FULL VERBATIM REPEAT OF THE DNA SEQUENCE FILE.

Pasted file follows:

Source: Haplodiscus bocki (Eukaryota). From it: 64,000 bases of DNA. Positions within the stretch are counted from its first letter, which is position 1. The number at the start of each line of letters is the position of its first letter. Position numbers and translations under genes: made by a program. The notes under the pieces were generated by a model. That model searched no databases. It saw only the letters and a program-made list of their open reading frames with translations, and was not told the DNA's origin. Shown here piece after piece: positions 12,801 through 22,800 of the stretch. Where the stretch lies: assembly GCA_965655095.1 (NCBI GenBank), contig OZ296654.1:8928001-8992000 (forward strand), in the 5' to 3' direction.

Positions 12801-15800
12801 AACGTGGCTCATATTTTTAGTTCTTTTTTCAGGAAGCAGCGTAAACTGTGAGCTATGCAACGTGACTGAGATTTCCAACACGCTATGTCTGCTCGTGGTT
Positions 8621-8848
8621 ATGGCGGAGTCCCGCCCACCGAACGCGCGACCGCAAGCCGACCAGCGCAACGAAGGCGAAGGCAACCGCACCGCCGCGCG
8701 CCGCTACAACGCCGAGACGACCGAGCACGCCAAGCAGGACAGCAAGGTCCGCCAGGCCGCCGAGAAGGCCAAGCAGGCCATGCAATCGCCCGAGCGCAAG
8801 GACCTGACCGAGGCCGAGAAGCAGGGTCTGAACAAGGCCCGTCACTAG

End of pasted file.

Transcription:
Source: Haplodiscus bocki (Eukaryota). From it: 64,000 bases of DNA. Positions within the stretch are counted from its first letter, which is position 1. The number at the start of each line of letters is the position of its first letter. Position numbers and translations under genes: made by a program. The notes under the pieces were generated by a model. That model searched no databases. It saw only the letters and a program-made list of their open reading frames with translations, and was not told the DNA's origin. Shown here piece after piece: positions 12,801 through 22,800 of the stretch. Where the stretch lies: assembly GCA_965655095.1 (NCBI GenBank), contig OZ296654.1:8928001-8992000 (forward strand), in the 5' to 3' direction.

Positions 12801-15800
12801 AACGTGGCTCATATTTTTAGTTCTTTTTTCAGGAAGCAGCGTAAACTGTGAGCTATGCAACGTGACTGAGATTTCCAACACGCTATGTCTGCTCGTGGTT
Positions 8621-8848
8621 ATGGCGGAGTCCCGCCCACCGAACGCGCGACCGCAAGCCGACCAGCGCAACGAAGGCGAAGGCAACCGCACCGCCGCGCG
8701 CCGCTACAACGCCGAGACGACCGAGCACGCCAAGCAGGACAGCAAGGTCCGCCAGGCCGCCGAGAAGGCCAAGCAGGCCATGCAATCGCCCGAGCGCAAG
8801 GACCTGACCGAGGCCGAGAAGCAGGGTCTGAACAAGGCCCGTCACTAG